Pension sponsors saw funded status slip in March, due to lower interest rates and stock market losses. Both model pension plans we track1 lost ground last month- traditional Plan A lost 2% while the more conservative Plan B lost less than 1%. For the year, Plan A remains almost 3% ahead, while Plan B is up less than 1%:
Stocks were mostly down in March for the second straight month: the S&P 500 lost more than 2%, NASDAQ dropped 3%, and the overseas EAFE index fell by more than 1%, while the small-cap Russell 2000 managed to gain 1%. Through the first quarter of 2018, the NASDAQ remains up more than 2%, the S&P 500 and EAFE index have lost almost 1%, and the Russell 2000 is flat for the year so far.
A diversified stock portfolio lost 1%-2% in March and is now flat for the year.
Bonds added 1%-2% during March, as Treasury interest rates fell by 0.15% and credit spreads widened more than 0.05%. Treasury bonds and long-duration bonds performed best last month. For the year, a diversified bond portfolio is down 2%-3% through the first quarter.
Overall, our traditional 60/40 lost less than 1% in March and is down 1% for the year, while the conservative 20/80 portfolio gained less than 1% and is now down 2% after the first quarter of 2018.
Pension liabilities (for funding, accounting, and de-risking purposes) are now driven by market interest rates. The graph on the left compares our Aa GAAP spot yield curve at December 31, 2017, and March 31, 2018, and it also shows the movement in the curve last month. The graph on the right shows our estimate of movements in effective GAAP discount rates for pension obligations of various duration during 2018:
Corporate bond yields fell about 0.05% at most maturities in February, pushing pension liabilities up more than 1% on the month. For the year, liabilities are down about 3% – a bit less for short duration plans, a bit more for long duration plans.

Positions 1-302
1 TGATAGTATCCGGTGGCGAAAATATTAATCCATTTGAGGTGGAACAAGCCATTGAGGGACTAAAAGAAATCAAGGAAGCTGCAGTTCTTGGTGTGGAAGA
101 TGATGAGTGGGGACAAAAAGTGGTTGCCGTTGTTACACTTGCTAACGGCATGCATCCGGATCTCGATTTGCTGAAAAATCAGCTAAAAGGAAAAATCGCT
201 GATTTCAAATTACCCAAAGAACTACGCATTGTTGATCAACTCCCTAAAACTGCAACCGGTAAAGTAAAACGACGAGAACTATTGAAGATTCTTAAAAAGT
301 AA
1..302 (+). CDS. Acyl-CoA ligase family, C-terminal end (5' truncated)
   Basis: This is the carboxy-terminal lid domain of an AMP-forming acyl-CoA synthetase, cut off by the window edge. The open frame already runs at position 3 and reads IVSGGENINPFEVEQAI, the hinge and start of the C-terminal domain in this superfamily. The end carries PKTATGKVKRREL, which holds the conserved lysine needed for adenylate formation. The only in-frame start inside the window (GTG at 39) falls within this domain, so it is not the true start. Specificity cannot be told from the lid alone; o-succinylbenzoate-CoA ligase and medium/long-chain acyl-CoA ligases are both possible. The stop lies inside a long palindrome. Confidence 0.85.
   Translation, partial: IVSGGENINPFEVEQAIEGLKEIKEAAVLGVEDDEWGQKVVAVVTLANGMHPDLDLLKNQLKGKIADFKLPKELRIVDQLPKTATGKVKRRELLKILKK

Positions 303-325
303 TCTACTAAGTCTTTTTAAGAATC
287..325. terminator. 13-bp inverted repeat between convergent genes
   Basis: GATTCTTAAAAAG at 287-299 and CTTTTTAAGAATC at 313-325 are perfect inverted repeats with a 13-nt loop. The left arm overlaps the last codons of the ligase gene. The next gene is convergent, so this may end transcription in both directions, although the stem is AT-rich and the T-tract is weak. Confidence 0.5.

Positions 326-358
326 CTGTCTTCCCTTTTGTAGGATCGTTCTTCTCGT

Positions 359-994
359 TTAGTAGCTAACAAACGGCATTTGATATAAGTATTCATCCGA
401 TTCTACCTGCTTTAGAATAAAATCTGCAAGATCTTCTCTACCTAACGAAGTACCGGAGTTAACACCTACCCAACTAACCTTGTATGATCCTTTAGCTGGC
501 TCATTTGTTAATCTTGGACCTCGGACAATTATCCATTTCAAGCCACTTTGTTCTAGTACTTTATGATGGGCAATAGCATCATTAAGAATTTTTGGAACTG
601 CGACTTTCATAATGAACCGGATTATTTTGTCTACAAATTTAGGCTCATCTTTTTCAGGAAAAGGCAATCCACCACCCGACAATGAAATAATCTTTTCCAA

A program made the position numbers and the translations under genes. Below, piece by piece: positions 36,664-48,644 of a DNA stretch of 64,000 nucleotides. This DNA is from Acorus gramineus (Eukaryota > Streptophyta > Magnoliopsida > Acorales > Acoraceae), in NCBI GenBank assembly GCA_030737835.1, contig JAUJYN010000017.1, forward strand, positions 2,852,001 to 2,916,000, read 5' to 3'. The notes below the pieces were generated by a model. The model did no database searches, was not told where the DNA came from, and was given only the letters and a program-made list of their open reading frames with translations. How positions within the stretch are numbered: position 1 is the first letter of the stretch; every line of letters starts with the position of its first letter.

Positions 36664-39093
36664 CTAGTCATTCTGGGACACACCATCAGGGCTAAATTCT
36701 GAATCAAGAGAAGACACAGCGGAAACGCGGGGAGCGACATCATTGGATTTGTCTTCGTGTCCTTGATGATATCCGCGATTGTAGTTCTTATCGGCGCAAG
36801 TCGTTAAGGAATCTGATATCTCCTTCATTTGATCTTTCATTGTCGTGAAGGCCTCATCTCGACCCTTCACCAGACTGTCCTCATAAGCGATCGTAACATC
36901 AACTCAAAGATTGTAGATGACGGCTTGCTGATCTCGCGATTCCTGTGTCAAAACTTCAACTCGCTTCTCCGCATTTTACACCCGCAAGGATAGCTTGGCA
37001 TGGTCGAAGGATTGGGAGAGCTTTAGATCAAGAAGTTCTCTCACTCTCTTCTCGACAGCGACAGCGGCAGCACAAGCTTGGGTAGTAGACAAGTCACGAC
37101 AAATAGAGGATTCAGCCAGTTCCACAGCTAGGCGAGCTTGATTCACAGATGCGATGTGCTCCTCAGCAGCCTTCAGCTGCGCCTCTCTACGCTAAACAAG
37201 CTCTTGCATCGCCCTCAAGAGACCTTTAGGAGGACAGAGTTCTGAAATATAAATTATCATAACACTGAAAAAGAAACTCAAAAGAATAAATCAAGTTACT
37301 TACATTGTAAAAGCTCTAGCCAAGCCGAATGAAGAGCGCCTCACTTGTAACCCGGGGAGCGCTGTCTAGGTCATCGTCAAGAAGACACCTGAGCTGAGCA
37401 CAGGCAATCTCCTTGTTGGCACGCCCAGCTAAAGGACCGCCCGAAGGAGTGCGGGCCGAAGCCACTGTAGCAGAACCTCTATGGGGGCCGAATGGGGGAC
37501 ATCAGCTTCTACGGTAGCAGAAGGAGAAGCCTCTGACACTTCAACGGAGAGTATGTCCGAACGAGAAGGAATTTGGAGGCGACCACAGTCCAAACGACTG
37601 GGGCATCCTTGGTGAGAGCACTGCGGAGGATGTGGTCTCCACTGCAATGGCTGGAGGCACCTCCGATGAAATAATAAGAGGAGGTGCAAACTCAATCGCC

After a strong January, during which stocks and interest rates rose, capital markets reversed course last month and pension sponsors have given back much of the early gains. Still, at the end of the first quarter, most plans are in somewhat better shape than at the close of 2017 on the strength of lower liabilities.
The graphs below show the movement of assets and liabilities for our two model plans so far this year:
Congress passed a budget in 2015 that includes a third round of pension funding relief since 2012. The persistence of historically low interest rates, however, means that pension sponsors that have only made required contributions will see contributions ramp up in the next few years as the impact of relief fades (barring an increase in long-term rates).
Discount rates fell 0.1% last month. We expect most pension sponsors will use effective discount rates in the 3.75%-4.25% range to measure pension liabilities right now.
The table below summarizes rates that plan sponsors are required to use for IRS funding purposes for 2018, along with estimates for 2019. Pre-relief, both 24-month averages and December ‘spot’ rates, which are still required for some calculations, such as PBGC premiums, are also included.
1Plan A is a traditional plan (duration 12 at 5.5%) with a 60/40 asset allocation, while Plan B is a cash balance plan (duration 9 at 5.5%) with a 20/80 allocation with a greater emphasis on corporate and long-duration bonds. We assume overhead expenses of 1% of plan assets per year, and we assume the plans are 100% funded at the beginning of the year and ignore benefit accruals, contributions, and benefit payments in order to isolate the financial performance of plan assets versus liabilities.